Downer's new asphalt facility opens at Teralba with recycling capability

INROADS INTO RECYCLING: Downer's new asphalt plant can turn waste materials, processed into glass grit and recycled plastic and toner ink pellets (shown above), into roadbase materials. Pictures: Max Mason-Hubers
INROADS INTO RECYCLING: Downer's new asphalt plant can turn waste materials, processed into glass grit and recycled plastic and toner ink pellets (shown above), into roadbase materials. Pictures: Max Mason-Hubers

Lake Macquarie's mayor has made a commitment to using recycled materials "wherever possible" after a new facility that can turn plastic bags and print toner into asphalt opened in Teralba on Wednesday.

"We want to make sure that soft plastics and other wastes are being reused on local roads," Mayor Kay Fraser said.

The infrastructure company Downer has replaced its 40-year-old asphalt production plant in Teralba with a $5 million facility that can incorporate waste materials, such as soft plastics, glass, rubber, printer toners and old asphalt, into roadbase.

The company's general manager of road services, Dante Cremasco, said the vast majority of Downer's 30 asphalt plants in Australia, and now all six of its plants in NSW and the ACT, had the capability to use waste materials in "various degrees".

He said the facility at Teralba would be able to create roadbase products made up of "in excess" of 80 per cent recycled materials. Its most cutting-edge facilities can produce roadbase that is 99 per cent recycled.

Most of the waste materials would be sourced from the company's partners Close the Loop and RED Group, he said, while Downer would stockpile and source used asphalt directly from projects in the Lake Macquarie area.

"We've been going through a renewal process for the past five to ten years, replacing a lot of the older plants," Mr Cremasco said. "Each plant is different: we have far bigger plants than this one, as well as smaller plants. As you keep going, you get more advances in technology."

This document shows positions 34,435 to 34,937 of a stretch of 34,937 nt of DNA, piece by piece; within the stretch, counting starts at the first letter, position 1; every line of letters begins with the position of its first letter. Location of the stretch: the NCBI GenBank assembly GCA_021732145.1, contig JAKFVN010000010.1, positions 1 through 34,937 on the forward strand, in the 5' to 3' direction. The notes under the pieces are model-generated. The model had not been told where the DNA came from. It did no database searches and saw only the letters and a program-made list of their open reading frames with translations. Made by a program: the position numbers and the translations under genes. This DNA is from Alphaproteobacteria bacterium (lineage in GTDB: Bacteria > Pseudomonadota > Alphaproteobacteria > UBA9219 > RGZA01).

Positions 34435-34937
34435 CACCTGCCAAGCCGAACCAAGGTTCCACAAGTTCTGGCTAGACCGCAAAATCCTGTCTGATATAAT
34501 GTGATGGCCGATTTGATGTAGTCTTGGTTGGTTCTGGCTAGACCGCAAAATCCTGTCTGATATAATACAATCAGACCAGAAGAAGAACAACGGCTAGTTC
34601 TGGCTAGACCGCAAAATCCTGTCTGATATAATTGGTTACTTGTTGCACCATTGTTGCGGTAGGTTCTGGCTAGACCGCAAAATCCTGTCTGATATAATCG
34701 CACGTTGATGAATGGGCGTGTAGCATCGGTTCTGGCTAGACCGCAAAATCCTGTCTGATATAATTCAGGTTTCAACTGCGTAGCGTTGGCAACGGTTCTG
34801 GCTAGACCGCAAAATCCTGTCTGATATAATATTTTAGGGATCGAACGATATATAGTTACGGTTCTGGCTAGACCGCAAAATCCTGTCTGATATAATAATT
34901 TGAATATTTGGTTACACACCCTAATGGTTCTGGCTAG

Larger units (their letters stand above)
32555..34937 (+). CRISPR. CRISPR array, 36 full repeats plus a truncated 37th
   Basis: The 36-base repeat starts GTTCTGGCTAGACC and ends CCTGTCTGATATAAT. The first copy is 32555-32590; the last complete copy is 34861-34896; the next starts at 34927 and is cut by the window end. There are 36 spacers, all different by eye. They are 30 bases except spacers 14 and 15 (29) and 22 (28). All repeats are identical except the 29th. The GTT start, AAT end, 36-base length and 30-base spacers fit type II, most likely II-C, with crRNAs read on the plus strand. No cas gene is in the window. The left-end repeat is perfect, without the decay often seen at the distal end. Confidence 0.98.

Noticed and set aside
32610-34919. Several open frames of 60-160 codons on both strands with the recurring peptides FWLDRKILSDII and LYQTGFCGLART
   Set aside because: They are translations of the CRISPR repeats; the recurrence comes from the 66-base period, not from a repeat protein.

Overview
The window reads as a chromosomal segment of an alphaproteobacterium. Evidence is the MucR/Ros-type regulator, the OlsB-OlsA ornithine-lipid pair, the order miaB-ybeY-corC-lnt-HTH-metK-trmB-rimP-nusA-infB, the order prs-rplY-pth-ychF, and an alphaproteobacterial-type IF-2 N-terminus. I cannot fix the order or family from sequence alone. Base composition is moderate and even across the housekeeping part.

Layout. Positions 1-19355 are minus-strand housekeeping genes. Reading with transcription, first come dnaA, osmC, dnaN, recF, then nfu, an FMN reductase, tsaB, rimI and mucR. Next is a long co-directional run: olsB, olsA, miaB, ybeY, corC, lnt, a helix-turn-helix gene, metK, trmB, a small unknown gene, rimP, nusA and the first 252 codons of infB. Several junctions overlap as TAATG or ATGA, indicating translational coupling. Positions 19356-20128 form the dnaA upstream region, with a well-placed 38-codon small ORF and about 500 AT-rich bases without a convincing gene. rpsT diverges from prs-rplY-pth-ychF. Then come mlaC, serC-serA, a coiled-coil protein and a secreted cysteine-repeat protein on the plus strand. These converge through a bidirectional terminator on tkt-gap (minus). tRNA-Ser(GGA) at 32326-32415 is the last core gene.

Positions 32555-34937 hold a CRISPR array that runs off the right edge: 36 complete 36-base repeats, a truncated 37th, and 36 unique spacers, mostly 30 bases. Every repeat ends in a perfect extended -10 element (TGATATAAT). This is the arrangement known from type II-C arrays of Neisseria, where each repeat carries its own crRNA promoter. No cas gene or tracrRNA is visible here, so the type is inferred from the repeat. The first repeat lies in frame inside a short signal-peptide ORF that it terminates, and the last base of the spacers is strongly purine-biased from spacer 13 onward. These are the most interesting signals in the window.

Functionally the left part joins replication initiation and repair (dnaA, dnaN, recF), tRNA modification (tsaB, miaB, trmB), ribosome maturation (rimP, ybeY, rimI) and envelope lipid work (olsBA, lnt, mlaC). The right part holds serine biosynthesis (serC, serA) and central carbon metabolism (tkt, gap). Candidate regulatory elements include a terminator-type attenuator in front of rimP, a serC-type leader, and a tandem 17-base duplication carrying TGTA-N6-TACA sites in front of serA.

He said the Teralba plant was unique in the diversity of materials it can handle.

"We can run 12 different types of aggregate and three different types of polymers, fibres and that at the same time. It's a very flexible plant," he said.

The facility does, however, have the capability to create "virgin" roadbase with unused material. Mr Cremasco said the uptake and price of recycled products would depend on clients' willingness to use them.

"We aim to give parity in pricing, but pricing is really driven by volume. If we're doing bespoke runs for material with high-recycled content our cost becomes very high, but once we start responding to bigger tenders with high recycled-content materials, and that becomes the norm, I believe it will be significantly lowering the cost of production," he said.

The company has found that using soft plastic in its asphalt mix allows the roadbase to expand and contract with less cracking. Cr Fraser said Lake Macqaurie was "really keen to be on board".

"The more people that use this product, the cheaper it will become. And you can't put a price on the environment," she said.

Comments